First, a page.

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Alyn Shipton

(b Leeds, Nov 11, 1913; d Clacton, May 6, 1993). English dance bandleader, saxophonist, pianist and singer. She was a child prodigy as a pianist, broadcasting on ‘Children’s Hour’ in 1922, and playing frequently in public. She took up the clarinet and saxophone in her teens, and in 1929 joined her first all-female band, led by Edna Croudson. After some years with Croudson, she came to London and in 1937 played in female orchestras directed by Teddy Joyce, becoming leader of his Girl Friends. In 1940, after leading small groups of her own, she formed a nine-piece band for the revue Meet the Girls, which had an entirely female cast. For the rest of her career Benson led an all-female band, variously called her Rhythm Girl Band, her Ladies’ Dance Orchestra and her Showband. She broadcast frequently during World War II and afterwards, and toured internationally for the Entertainments National Servicemen’s Association from the 1940s onwards. In the 1940s she mainly played in a jazz-influenced swing style, but later often added a string section to play dance music in the manner of Victor Sylvester or Mantovani....

Article

Karen Monson

[Rosenbaum, Borge]

(b Copenhagen, Jan 3, 1909; d Greenwich, CT, Dec 23, 2000). American pianist, musical humorist and conductor of Danish birth. After early training with his father, he gave a piano recital at the age of eight in Copenhagen, which won for him a scholarship to the conservatory; he later studied with Frederic Lamond and Egon Petri in Berlin. He performed in amateur musical revues in Copenhagen, but his satires of Hitler placed him in danger and he fled, first to Sweden and then to the USA, where he later became a citizen. In New York in 1940 he began regularly to appear on Bing Crosby’s ‘Kraft Music Hall’ radio series, which led to a radio show of his own. Starting in the autumn of 1953 he gave nearly 850 daily recitals under the title ‘Comedy in Music’ at the Golden Theater on Broadway. He toured in many parts of the world and appeared widely on radio and television and in films. His routines (which were partly improvised) were a mixture of verbal and musical humour, delivered at the piano; though his comic reputation was based on his continually forestalling and interrupting his own playing, he was an accomplished performer, as his elaborate musical jokes (such as the composite piano concerto consisting of well-known passages from the repertory skilfully run together) demonstrated....

Article

Lise Waxer

[Cugat Mingall de Brú y Denolfeo, Francisco de Asís Javier]

(b Gerona, Jan 1, 1900; d Barcelona, Oct 27, 1990). Spanish bandleader, violinist and arranger, active in America. Cugat’s family moved to Cuba when he was five. A child prodigy, he was playing the violin in Havana cafés by the age of seven or eight, and later studied formally in Berlin and peformed with the Berlin PO. He arrived in New York City in 1921 and formed a tango orchestra, and then moved to Hollywood, taking up a life-long hobby as caricaturist before returning to New York with a contract at the Waldorf Astoria Hotel in 1930. Despite his European origins, Cugat became the most commercially famous name in Latin music during the 1930s and 40s, especially among non-Latino North Americans, and his Latin orchestra remained resident at the Waldorf Astoria through the next decade.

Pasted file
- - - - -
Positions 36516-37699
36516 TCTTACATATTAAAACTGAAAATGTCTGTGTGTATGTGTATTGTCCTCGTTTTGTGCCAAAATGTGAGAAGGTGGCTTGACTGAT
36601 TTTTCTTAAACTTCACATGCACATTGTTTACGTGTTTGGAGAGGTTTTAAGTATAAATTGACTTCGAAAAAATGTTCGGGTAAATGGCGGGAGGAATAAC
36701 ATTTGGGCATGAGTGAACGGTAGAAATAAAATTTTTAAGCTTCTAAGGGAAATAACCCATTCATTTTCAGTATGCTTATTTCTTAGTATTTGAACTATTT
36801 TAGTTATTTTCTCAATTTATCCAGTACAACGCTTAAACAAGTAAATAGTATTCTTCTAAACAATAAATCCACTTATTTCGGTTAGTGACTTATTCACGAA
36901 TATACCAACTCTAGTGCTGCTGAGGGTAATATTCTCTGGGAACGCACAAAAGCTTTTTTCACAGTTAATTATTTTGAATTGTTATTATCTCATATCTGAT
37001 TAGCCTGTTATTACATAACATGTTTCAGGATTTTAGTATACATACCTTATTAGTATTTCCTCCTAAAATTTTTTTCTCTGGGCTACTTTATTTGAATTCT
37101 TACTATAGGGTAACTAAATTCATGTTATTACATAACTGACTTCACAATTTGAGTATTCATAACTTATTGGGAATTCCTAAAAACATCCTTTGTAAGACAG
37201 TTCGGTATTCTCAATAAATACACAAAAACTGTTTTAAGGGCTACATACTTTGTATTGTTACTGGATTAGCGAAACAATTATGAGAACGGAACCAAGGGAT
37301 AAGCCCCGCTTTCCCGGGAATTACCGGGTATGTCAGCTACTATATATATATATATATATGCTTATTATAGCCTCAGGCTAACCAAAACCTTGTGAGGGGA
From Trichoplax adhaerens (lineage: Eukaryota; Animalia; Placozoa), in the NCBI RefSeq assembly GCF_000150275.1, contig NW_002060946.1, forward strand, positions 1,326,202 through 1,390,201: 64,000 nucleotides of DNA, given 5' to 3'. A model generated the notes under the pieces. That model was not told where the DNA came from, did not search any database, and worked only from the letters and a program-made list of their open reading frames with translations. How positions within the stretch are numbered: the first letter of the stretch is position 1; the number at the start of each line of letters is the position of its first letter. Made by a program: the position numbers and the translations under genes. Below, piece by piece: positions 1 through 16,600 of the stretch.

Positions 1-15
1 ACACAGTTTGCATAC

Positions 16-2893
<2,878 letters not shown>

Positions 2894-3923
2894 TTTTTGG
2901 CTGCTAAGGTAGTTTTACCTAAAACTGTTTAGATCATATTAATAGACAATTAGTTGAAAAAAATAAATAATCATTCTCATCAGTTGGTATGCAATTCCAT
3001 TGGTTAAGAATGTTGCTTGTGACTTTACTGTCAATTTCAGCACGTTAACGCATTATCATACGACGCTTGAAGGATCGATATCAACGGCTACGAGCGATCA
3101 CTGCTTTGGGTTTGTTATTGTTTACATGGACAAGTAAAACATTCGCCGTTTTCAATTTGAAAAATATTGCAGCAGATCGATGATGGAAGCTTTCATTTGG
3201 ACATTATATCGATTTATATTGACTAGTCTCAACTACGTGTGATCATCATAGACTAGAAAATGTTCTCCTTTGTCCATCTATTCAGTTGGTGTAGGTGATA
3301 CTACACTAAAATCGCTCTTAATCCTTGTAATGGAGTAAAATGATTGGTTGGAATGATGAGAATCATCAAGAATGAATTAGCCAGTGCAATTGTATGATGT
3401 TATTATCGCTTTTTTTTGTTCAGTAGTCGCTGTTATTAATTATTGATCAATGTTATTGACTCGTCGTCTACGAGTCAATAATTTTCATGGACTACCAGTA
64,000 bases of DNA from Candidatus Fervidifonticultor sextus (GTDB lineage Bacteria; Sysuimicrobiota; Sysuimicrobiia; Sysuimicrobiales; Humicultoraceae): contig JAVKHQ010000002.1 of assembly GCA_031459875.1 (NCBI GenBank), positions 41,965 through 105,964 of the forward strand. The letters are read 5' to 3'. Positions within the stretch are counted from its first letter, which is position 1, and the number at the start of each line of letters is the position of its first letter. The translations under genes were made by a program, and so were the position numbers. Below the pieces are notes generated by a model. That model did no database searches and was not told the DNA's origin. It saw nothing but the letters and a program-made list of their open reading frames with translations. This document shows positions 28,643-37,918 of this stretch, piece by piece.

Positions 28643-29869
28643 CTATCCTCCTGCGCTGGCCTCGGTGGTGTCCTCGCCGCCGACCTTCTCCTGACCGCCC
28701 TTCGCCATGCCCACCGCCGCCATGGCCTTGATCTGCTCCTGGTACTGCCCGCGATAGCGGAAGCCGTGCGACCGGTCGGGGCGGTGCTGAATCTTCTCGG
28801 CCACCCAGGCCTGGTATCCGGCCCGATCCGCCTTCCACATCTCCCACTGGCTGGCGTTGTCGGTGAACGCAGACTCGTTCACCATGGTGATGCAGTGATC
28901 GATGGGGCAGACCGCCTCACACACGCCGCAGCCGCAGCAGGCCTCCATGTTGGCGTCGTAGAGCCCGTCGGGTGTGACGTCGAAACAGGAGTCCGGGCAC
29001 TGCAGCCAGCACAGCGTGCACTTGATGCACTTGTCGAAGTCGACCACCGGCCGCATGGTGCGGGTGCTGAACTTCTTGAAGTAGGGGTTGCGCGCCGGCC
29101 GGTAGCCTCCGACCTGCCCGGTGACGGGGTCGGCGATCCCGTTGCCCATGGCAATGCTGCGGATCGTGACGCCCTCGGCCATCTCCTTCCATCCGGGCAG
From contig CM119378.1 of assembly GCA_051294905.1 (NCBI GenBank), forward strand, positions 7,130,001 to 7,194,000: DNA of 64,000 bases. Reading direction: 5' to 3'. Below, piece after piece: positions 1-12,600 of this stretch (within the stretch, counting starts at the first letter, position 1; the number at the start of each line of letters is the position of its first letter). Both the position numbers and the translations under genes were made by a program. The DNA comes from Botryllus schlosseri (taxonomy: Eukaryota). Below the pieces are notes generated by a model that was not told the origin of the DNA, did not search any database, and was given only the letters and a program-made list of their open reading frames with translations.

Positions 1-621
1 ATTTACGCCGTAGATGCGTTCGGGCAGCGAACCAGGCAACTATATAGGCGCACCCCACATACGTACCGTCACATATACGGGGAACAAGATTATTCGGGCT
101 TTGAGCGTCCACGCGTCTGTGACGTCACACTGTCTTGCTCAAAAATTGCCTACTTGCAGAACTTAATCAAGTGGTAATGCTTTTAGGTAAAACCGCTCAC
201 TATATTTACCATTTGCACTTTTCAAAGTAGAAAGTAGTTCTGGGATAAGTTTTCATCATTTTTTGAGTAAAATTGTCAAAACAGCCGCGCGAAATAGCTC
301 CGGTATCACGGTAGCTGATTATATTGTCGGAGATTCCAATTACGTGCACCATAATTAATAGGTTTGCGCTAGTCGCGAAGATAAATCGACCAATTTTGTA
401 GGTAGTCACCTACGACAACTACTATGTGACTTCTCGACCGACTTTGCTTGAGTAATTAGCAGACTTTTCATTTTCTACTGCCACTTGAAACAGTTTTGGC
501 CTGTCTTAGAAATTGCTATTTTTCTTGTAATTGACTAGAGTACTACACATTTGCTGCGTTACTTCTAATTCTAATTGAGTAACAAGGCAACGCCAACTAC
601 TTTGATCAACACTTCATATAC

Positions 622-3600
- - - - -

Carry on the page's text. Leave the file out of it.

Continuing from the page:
Cugat did not pretend to perform authentic Latin American music, yet his lush orchestral arrangements helped popularize Cuban and other Latin American sounds in mainstream North America, earning him the title of the ‘King of the Rhumba’. Among his most famous recordings are ...

Article

Simon Collier

(b Buenos Aires, Dec 11, 1899; d Mar del Plata, Mar 11, 1980). Argentine tango violinist, bandleader and composer. The son of an Italian immigrant proprietor of a private conservatory in Buenos Aires, he served his apprenticeship in tango bands such as those of Eduardo Arolas (1918–19) and Osvaldo Fresedo (1919–20). In 1923 he formed his first sextet, which included his brothers Francisco (piano) and Emilio (second violin). The band remained a sextet until 1930, after which it enlarged to between 10 and 14 instrumentalists; and this remained its standard size until De Caro’s retirement (1954). One of the best-loved dance bands of the tango’s ‘Golden Age’ (1920–50), it made successful trips to Brazil (1927), Italy and France (1931) and Chile (1937). With its clarity, meticulous phrasing, careful instrumental balance and sophisticated arrangements, it pioneered the ‘evolutionist’ trend in tango music, contrasting with the ‘traditionalist’ tendency favoured by more conservative bandleaders. Like his brother Francisco, De Caro was an expert arranger and composer who made notable contributions to the tango repertory. His autobiography was published as ...

Article

Walter Starkie

revised by Charles Fox and Alyn Shipton

[Federico]